A beneficiary designation describes to whom the associated account will be distributed at the account owner's death. A common example of a beneficiary designation is the beneficiary listing on a life insurance policy. Beneficiaries can include spouses, children, other family members, other people and charities. An account with a valid designation will be distributed outside of the probate process.
The purpose of a beneficiary designation is to clearly identify the intended beneficiary of an account at the account owner's passing. The use of a beneficiary designation on accounts and other assets avoids the distribution of that asset through the probate process. Generally, the asset will be paid to the intended beneficiary faster and easier than if the probate process were used. A beneficiary designation also overrides any contrary instructions in a will or trust.
Frequently, they provide your family which much-needed liquidity shortly after your passing for final expenses and other needs. The funds in an account with a beneficiary designation are generally distributed very quickly after the owner's passing, unlike an account that becomes part of a probate estate.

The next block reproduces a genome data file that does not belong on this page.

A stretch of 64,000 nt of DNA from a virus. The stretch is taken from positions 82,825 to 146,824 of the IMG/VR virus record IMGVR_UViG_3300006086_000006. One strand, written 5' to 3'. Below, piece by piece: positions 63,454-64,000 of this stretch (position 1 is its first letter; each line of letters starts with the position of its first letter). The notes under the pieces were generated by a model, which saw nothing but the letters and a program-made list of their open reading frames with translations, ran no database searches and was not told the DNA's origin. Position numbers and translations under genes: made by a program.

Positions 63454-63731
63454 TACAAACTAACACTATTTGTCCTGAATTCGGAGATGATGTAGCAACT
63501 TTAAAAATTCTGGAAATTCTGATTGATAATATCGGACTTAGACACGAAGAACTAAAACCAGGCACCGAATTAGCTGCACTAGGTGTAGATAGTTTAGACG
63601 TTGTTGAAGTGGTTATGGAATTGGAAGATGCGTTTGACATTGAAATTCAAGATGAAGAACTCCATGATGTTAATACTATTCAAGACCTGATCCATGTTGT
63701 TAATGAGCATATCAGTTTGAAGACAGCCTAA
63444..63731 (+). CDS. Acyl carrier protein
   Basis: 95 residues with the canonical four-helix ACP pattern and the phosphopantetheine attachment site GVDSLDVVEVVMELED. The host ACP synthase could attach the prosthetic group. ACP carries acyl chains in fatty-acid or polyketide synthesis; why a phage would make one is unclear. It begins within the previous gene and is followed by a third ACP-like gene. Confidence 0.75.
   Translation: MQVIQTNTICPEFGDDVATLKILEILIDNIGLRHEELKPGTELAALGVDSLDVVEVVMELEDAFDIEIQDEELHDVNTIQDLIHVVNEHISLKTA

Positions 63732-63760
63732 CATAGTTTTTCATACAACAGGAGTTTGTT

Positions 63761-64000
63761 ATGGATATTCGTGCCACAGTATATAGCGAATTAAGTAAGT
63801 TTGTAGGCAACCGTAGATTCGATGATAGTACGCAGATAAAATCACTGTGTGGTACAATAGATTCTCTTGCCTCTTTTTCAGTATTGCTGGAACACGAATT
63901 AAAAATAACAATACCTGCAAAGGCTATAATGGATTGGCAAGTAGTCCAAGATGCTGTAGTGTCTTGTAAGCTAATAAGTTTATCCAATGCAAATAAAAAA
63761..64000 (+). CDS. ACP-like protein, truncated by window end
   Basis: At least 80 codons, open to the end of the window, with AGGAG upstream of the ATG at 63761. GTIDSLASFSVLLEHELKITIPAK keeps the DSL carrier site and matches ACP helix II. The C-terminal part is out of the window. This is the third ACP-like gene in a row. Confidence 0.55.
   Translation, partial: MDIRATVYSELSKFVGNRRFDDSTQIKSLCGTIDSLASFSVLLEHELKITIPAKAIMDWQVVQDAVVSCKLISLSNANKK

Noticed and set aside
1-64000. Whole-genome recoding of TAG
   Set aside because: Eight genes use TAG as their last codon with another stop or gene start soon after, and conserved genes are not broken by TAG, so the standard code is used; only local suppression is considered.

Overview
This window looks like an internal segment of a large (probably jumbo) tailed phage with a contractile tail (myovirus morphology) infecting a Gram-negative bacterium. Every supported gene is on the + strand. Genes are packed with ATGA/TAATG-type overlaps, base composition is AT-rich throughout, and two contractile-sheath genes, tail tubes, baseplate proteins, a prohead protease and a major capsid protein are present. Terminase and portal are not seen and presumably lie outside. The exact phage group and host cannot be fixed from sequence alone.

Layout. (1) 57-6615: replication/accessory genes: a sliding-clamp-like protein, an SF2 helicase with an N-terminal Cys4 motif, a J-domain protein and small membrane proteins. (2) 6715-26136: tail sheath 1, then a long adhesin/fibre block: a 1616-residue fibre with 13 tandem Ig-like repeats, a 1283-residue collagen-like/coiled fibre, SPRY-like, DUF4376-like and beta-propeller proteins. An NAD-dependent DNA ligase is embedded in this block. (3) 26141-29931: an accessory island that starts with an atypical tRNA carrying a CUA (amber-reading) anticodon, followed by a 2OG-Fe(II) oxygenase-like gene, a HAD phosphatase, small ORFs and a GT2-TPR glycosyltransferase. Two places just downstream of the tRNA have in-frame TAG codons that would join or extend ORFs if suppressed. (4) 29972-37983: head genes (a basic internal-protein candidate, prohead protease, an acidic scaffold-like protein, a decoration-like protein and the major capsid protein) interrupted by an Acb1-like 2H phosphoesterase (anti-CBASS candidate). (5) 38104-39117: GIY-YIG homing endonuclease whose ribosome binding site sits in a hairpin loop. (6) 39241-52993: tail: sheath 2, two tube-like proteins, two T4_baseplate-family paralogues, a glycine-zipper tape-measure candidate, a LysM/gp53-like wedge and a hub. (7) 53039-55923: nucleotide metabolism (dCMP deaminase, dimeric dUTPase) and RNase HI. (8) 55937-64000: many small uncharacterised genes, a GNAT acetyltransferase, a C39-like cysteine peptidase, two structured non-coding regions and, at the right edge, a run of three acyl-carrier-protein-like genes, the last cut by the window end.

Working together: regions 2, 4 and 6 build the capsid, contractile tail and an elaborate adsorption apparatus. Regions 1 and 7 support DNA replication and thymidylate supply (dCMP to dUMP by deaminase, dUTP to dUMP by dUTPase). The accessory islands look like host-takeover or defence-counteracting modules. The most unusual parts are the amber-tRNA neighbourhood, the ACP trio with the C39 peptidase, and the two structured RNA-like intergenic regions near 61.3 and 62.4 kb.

Beneficiary designations can cause problems with asset distribution. As noted, they take precedence over a contrary instruction in a will or trust. An outdated, incomplete or missing beneficiary designation on an account or other asset can seriously disrupt your estate plan by placing the asset into your probate estate, creating a financial hardship for your family when funds are not immediately available. They can also cause family discord when an expected inheritance is not received. One example is when a will says the estate is to be divided among the children equally, but just one child is the beneficiary of a substantial bank account.
- No beneficiary listed
- Only primary beneficiary listed
- Estate listed as beneficiary
- Intended beneficiary is a minor
- Intended beneficiary is a special needs person
- Trust named as beneficiary
Beneficiary designations are an essential part of the estate planning process. They need to be carefully coordinated with other account designations as well as the owner's will or trust to efficiently distribute your estate to the intended beneficiaries.